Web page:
I guess calling algae control devices 'gizmos' declares my doubts about them as a class. I have no idea how many such devices are on the market. They seem to come and go. I already mentioned one that continually releases copper into the water, not a good thing for koi. There are others based on UV light, which does nothing to affect string algae. There are also dispensing gizmos that basically serve to continually dose the pond with one sort of algicide or another. I consider these sorts of devices as costly gimmicks that risk the well-being of the koi or do nothing to control string algae.

    Then there is a group of devices that are actually reported by some to have a beneficial impact, although not touted by many users as completely eliminating string algae in toto. These are gizmos based on electro-magnetic radiation being generated to pulse through the pond water, usually at the point of a return line after the water has gone through the filtration system. It is a scientific fact that such a device, appropriately designed and installed, would reduce calcium bicarbonate ions and increase calcium carbonate ions. The length of time for which the altered ratio endures would vary according to water chemistry. Since calcium carbonate will then tend to precipitate as the concentration of it increases, there would end up being a reduction of total available calcium, unless water chemistry is such that it re-dissolved. There are several theories as to how this alteration of ion balance in the water might affect string algae. One is that the reduced availability of calcium in itself retards growth. Another theory is the exact opposite, that algal cell walls are better able to take in calcium when the ratio of bicarbonate and carbonate is altered, resulting in an increase in metabolism that leads to the string algae withering away as it tries to grow faster than available nutrient allows. …Huh??? Well, that's one of the theories about why these electro-magnetic radiation devices work, or appear to do so sometimes. A third theory is that the algal holdfasts weaken, causing algae to slough off the pond surfaces. But, do these devices actually work? I have to say that I'm always bothered when something is said to work, but the how cannot be consistently explained, particularly when someone is wanting large sums of money. Well, there have been non-scientific 'consumer trials' where use of the devices has been said to reduce string algae by the pond owner. So, some folks really believe they can work. I note that one manufacturer claims that great results will be obtained after 12 weeks of continuous use. Another says growth ceases as soon as 10 days after commencing use and the full impact will be seen in 7-10 weeks. It is also said by some that the devices should be turned off when the water is cool because the ion re-balancing will cause growth of the dreaded string algae in cool water. OK, I think I understand. Use the devices only when the water is warming up, and after 3 months the full benefits will be observed. … Why do I keep thinking that coincides with the natural life cycle of string algae?? These are costly devices, prone to breaking (if postings on koi boards are to be believed). When a consumer says they do not work, a manufacturer will say the device was not properly installed or not enough time was allowed. Another consumer will come along saying that after months of battling string algae they installed the device and had complete relief in the course of several days… Huh?? The manufacturer says it will take a couple of months, but the consumer got relief in days? I am left thinking that coincidence has sold a lot of these gizmos. I really have no idea whether they accomplish anything, or perhaps are effective in certain particular conditions. As long as consumer experience is mixed, I tend to suspect the device accomplishes nothing.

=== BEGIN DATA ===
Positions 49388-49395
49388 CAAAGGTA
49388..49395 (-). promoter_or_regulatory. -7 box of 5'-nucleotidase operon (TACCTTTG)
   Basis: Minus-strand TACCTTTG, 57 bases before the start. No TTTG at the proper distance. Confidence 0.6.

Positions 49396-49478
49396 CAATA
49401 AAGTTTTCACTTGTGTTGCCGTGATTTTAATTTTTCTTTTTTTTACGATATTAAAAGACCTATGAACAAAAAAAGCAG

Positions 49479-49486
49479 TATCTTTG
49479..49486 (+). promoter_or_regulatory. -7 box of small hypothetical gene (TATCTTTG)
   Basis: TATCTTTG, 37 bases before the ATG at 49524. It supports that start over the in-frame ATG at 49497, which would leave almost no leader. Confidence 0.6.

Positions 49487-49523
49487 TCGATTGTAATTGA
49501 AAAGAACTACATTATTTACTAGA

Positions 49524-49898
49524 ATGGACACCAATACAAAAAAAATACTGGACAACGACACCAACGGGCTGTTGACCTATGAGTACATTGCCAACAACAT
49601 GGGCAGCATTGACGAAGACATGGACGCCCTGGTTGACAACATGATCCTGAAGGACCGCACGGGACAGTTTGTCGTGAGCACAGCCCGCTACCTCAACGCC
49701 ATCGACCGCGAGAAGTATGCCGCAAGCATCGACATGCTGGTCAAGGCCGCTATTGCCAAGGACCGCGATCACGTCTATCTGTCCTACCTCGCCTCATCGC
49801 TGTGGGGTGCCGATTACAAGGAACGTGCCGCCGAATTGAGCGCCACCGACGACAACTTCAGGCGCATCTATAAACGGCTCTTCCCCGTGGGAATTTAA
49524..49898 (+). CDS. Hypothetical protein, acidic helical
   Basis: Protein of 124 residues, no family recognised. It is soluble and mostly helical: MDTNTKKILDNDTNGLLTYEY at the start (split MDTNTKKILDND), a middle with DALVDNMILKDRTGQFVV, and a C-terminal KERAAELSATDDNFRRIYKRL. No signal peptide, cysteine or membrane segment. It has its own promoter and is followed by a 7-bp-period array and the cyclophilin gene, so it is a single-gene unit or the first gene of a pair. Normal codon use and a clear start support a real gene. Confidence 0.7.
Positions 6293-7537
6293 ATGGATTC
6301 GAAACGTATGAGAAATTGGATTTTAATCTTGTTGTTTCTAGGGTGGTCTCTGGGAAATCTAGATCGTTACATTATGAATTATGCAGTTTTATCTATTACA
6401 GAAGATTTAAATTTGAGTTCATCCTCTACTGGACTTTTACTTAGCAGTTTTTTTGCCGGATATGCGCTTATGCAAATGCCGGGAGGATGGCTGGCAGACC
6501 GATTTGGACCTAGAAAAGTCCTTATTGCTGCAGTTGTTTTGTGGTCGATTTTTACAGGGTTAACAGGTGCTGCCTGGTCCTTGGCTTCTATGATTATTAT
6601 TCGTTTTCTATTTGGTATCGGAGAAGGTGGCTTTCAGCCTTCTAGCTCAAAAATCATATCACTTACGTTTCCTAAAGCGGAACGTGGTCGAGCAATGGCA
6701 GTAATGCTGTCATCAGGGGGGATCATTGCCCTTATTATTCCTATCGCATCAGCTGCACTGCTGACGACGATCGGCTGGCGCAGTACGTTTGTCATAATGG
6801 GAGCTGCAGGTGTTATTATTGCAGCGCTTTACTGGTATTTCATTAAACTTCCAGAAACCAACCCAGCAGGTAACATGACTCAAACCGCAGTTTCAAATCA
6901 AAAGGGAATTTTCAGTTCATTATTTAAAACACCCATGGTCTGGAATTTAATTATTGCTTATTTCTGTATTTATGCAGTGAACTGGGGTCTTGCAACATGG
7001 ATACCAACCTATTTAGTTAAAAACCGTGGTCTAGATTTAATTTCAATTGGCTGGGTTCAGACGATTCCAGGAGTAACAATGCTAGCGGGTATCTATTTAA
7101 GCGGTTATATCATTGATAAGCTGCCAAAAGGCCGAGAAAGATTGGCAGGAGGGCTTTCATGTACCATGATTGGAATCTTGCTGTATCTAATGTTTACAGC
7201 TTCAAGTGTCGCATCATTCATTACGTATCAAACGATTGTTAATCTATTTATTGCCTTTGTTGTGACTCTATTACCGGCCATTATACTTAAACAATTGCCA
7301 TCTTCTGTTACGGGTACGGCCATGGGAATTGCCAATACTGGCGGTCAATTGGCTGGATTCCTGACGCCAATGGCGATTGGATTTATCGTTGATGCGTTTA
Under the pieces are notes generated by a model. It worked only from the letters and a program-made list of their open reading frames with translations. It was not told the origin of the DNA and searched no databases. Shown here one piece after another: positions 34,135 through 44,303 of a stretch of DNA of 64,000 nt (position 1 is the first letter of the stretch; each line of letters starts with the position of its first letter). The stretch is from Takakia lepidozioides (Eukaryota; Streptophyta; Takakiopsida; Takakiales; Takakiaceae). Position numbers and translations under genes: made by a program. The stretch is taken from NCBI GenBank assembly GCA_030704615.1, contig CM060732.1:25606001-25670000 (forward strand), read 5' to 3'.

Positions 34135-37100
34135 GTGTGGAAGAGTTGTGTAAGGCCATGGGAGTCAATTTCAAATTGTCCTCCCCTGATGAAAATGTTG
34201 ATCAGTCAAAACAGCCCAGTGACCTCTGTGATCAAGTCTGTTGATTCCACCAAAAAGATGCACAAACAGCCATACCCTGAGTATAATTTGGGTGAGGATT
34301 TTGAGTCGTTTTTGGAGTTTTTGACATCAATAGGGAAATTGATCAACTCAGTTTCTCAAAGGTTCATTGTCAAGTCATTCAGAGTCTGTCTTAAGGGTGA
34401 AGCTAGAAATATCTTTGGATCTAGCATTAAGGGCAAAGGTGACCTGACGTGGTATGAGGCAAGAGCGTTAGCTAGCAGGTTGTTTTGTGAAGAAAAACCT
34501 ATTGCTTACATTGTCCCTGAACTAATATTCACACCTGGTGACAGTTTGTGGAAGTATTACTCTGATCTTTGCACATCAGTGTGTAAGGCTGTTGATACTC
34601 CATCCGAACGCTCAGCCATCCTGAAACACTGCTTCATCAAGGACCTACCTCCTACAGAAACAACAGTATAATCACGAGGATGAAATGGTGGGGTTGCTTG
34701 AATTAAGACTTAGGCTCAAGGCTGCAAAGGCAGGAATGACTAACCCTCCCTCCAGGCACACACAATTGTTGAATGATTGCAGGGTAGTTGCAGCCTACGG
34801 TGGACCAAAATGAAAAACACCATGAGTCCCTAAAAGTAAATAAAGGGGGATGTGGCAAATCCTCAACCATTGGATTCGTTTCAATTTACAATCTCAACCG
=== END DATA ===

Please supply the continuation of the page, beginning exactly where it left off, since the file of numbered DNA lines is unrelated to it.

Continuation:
If anyone has a gizmo that they believe actually worked for them, please post about it.

  10. #60
    Honmei ricshaw's Avatar
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    The big question (mystery for me) is still why do some Koi ponds not suffer from seasonal string algae and other similar Koi ponds do. Or why a certain Koi pond that does not suffer from seasonal string algae problems, then one year have a problem.